What I'm trying to achieve is basically her doing just that: Sharing some small fragments of her life, her routines, her place, her traditions - anything. Of course, there's always the option for me to simply ask, but I don't want this to be an interrogation and I prefer to let her choose what she wants to share with me. (There is nothing specific I want her to share, though. For example, I'm not specifically looking for a picture showing her.)

Let me elaborate a bit more on this:

Except for the very beginning of our friendship, there's two things we talk about quite frequently and intensively:

  1. Impersonal topics, such as politics, language, science and so on.
  2. Things in some way related to me and my life.

If things weren't going so well, I probably wouldn't care, but as a matter of fact, I'm interested in the person I'm talking to.

Especially when I was younger, people often accused me of only talking about myself while showing no interest in others. I must admit that most of the time this was because I simply had no interest in others. This is different! It's not about showing interest in order to be polite, friendly or whatever - this is one of the (rather rare) occasions where I actually am interested and I'm not really sure how to show it, because there's a huge cultural barrier between us and my social skills aren't generally good, anyways.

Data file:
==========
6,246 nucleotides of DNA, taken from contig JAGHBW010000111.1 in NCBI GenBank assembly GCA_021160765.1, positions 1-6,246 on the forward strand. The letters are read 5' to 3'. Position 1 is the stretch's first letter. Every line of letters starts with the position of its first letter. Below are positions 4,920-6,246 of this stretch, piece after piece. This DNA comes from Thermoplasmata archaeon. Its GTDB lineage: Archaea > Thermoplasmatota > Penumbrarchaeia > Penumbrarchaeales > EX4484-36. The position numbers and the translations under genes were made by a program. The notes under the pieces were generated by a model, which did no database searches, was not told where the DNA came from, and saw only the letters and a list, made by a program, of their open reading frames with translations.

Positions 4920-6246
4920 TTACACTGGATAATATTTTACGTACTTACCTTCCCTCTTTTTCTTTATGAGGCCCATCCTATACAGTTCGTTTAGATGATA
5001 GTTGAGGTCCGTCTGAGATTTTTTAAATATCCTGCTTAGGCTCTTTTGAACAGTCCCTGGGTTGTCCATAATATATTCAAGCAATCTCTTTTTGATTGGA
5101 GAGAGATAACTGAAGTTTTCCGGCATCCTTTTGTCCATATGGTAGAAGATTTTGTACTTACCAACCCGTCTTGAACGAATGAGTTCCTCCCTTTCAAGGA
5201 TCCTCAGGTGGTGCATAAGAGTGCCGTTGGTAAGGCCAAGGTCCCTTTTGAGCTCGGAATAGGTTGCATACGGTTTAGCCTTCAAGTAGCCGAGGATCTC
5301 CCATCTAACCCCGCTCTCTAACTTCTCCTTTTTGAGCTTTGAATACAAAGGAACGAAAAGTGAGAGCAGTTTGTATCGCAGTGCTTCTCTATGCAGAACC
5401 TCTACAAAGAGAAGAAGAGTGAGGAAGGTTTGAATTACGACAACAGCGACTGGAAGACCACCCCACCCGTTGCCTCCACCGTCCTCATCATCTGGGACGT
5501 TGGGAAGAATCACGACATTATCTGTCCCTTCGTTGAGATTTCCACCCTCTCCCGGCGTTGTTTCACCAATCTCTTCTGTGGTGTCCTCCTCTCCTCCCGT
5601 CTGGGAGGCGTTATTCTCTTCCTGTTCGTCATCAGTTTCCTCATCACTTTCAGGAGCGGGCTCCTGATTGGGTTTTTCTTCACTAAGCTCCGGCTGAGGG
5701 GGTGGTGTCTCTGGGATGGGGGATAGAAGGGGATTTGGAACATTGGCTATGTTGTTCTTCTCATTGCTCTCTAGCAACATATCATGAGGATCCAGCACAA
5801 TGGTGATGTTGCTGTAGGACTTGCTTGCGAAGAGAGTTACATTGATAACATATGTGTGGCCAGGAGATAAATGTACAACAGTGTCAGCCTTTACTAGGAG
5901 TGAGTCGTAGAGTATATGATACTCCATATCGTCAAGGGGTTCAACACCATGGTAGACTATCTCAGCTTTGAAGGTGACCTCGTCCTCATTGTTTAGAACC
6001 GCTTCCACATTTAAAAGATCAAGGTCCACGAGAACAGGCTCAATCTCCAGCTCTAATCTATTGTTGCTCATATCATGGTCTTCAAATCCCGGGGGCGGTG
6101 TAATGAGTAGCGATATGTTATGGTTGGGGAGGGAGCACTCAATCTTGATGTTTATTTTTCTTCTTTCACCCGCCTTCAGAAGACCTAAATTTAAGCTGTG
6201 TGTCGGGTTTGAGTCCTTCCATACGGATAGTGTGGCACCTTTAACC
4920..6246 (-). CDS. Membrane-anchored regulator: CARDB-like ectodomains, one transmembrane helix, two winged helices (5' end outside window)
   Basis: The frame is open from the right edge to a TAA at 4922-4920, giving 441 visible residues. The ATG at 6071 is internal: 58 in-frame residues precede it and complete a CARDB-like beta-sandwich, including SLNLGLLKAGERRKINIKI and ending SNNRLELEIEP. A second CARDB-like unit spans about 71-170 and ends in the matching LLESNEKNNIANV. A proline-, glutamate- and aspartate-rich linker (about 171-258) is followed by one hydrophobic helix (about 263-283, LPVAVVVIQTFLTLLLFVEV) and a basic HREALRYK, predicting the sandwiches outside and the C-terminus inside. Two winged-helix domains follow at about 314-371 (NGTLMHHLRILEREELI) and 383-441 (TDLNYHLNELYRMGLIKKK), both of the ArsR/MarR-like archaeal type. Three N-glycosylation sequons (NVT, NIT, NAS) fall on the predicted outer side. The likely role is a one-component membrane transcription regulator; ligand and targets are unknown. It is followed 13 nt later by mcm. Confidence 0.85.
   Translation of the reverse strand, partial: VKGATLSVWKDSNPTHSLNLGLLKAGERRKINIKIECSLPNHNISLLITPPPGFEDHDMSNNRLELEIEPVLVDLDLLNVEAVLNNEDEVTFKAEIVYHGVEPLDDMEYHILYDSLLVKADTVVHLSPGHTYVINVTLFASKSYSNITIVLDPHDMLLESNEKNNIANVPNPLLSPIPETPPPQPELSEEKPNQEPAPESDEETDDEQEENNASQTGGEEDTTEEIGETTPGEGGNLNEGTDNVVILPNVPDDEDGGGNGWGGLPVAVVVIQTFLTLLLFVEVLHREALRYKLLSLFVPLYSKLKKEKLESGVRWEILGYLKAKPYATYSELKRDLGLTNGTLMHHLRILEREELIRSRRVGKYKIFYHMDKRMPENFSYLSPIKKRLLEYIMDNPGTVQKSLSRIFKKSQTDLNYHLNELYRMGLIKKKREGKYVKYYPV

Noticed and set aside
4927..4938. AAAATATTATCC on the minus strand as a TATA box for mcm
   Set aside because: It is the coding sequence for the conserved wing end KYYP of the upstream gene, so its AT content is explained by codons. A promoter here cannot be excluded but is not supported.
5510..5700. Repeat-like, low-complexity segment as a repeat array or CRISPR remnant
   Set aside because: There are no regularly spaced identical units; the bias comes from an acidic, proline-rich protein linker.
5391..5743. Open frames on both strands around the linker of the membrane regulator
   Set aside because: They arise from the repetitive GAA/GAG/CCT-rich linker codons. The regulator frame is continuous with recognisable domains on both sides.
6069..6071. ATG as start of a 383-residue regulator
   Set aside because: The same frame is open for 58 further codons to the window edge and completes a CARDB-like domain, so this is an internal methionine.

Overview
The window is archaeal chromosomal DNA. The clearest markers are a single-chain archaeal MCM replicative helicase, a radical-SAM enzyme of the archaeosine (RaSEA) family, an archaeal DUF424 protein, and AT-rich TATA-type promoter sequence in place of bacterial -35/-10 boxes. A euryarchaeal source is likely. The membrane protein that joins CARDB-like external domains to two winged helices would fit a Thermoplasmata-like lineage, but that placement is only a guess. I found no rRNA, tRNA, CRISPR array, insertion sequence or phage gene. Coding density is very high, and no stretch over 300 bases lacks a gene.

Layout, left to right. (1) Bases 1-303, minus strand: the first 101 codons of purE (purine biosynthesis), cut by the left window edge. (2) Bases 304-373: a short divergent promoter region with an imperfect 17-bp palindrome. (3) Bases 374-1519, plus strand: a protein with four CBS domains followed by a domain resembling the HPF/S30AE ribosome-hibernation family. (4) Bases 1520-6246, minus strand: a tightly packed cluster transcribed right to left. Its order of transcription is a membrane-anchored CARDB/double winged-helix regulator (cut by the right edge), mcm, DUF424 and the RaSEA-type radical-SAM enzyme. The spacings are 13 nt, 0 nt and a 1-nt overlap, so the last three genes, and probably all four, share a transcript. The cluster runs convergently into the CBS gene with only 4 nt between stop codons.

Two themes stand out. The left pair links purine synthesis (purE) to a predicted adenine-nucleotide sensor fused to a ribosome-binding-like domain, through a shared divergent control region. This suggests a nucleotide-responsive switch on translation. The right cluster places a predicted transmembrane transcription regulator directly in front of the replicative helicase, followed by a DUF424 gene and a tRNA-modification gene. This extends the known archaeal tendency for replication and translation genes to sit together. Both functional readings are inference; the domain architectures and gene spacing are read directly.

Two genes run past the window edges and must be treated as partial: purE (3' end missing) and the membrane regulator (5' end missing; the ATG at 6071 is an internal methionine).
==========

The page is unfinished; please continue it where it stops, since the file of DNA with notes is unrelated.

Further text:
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    I don't understand, isn't this already what she is doing?
    – Ael
    Jan 21 '21 at 13:47
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    Do you know if the talks you're having with her at this stage are still a part of her assignment/education, or has that been finished? In other words, is she now talking with you because she likes the conversations too, or is she still just fullfilling the criteria of her education? I think whether the conversations are by choice or part of her education can influence a lot about how 'easy' it may be to ask someone to share more.